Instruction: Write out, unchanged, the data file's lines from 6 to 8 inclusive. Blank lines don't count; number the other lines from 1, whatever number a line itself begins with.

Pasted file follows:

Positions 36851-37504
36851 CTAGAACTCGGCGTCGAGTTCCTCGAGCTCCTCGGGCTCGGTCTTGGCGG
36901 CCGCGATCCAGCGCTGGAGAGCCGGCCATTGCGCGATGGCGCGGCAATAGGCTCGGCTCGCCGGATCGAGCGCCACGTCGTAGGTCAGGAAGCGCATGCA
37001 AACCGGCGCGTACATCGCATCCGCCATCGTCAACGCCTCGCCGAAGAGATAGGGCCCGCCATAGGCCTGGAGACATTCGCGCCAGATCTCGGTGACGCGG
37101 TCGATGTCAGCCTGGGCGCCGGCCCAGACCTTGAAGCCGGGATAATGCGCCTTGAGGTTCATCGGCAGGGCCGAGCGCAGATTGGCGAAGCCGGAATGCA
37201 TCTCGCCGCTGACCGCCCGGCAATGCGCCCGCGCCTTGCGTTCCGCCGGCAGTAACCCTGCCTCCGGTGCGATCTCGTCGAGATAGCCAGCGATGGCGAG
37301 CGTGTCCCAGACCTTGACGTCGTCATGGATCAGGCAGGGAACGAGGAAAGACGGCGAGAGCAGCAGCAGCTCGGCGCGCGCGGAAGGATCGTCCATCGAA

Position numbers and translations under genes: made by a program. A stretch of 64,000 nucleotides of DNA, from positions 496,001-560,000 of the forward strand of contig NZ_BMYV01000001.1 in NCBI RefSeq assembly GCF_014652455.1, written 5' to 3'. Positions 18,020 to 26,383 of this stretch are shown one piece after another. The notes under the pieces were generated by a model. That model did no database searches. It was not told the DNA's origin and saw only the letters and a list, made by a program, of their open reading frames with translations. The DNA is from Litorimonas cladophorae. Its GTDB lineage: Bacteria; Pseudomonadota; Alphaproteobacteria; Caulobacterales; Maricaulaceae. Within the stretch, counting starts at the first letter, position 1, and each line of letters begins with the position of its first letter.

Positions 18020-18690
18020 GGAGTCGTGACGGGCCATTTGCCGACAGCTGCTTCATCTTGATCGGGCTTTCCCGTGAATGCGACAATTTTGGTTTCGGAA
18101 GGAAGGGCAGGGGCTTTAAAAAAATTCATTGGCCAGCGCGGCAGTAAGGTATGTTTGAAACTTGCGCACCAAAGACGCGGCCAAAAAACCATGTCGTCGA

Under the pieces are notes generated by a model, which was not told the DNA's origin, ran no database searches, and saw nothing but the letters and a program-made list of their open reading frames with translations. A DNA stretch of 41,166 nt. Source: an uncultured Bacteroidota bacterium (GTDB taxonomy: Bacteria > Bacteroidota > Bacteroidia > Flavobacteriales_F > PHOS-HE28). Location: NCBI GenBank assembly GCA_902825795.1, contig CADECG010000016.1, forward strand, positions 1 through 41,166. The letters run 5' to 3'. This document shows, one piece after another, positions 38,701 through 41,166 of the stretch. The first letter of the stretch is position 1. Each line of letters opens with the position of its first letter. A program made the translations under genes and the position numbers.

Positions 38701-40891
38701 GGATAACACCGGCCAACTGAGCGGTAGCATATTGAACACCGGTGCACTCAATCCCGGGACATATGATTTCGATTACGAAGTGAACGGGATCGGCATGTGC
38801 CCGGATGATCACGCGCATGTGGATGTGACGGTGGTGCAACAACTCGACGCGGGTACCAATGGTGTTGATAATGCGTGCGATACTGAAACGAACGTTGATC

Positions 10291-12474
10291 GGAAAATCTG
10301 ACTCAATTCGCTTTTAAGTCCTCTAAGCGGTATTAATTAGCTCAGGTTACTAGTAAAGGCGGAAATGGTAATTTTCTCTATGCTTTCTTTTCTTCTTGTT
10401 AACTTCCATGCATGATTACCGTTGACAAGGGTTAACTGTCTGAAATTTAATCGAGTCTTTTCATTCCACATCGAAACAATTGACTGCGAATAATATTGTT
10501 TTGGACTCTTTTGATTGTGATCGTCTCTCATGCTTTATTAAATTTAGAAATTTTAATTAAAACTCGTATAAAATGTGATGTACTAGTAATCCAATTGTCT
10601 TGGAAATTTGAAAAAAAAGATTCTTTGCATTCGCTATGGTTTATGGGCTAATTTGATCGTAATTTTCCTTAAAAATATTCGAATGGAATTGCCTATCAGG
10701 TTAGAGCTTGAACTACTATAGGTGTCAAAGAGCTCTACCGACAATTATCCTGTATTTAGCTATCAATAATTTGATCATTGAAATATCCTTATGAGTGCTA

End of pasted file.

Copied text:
37201 TCTCGCCGCTGACCGCCCGGCAATGCGCCCGCGCCTTGCGTTCCGCCGGCAGTAACCCTGCCTCCGGTGCGATCTCGTCGAGATAGCCAGCGATGGCGAG
37301 CGTGTCCCAGACCTTGACGTCGTCATGGATCAGGCAGGGAACGAGGAAAGACGGCGAGAGCAGCAGCAGCTCGGCGCGCGCGGAAGGATCGTCCATCGAA

Position numbers and translations under genes: made by a program. A stretch of 64,000 nucleotides of DNA, from positions 496,001-560,000 of the forward strand of contig NZ_BMYV01000001.1 in NCBI RefSeq assembly GCF_014652455.1, written 5' to 3'. Positions 18,020 to 26,383 of this stretch are shown one piece after another. The notes under the pieces were generated by a model. That model did no database searches. It was not told the DNA's origin and saw only the letters and a list, made by a program, of their open reading frames with translations. The DNA is from Litorimonas cladophorae. Its GTDB lineage: Bacteria; Pseudomonadota; Alphaproteobacteria; Caulobacterales; Maricaulaceae. Within the stretch, counting starts at the first letter, position 1, and each line of letters begins with the position of its first letter.